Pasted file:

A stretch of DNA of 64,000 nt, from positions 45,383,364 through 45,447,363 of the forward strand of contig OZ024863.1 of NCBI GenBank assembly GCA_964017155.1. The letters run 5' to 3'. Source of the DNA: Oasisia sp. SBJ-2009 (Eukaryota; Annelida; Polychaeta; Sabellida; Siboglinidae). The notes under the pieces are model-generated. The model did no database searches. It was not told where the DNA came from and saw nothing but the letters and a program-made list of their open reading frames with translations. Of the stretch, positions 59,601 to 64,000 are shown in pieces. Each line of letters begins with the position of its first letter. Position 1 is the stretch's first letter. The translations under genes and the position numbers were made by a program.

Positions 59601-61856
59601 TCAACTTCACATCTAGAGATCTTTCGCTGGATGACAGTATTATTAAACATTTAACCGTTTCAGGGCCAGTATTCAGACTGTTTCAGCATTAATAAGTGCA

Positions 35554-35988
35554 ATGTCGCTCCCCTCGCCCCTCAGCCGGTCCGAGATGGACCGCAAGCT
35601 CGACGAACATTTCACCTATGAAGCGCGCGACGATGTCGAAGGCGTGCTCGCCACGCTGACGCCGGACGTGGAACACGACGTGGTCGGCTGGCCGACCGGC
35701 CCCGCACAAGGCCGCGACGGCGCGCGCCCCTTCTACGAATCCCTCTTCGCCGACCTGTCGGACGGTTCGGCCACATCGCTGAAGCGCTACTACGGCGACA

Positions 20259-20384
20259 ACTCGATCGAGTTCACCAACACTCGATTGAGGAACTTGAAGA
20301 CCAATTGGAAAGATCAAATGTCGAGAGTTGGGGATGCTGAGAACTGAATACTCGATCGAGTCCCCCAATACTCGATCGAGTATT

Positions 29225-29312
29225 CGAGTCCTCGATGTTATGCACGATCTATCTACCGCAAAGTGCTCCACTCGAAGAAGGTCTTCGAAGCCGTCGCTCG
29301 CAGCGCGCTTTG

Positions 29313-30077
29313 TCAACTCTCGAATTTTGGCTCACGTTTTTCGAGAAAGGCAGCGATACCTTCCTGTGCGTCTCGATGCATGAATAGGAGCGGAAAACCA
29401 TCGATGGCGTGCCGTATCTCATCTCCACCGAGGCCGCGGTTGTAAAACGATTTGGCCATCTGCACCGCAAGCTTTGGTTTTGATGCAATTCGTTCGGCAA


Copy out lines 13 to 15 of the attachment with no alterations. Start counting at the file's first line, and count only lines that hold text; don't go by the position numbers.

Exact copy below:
29301 CAGCGCGCTTTG

Positions 29313-30077
29313 TCAACTCTCGAATTTTGGCTCACGTTTTTCGAGAAAGGCAGCGATACCTTCCTGTGCGTCTCGATGCATGAATAGGAGCGGAAAACCA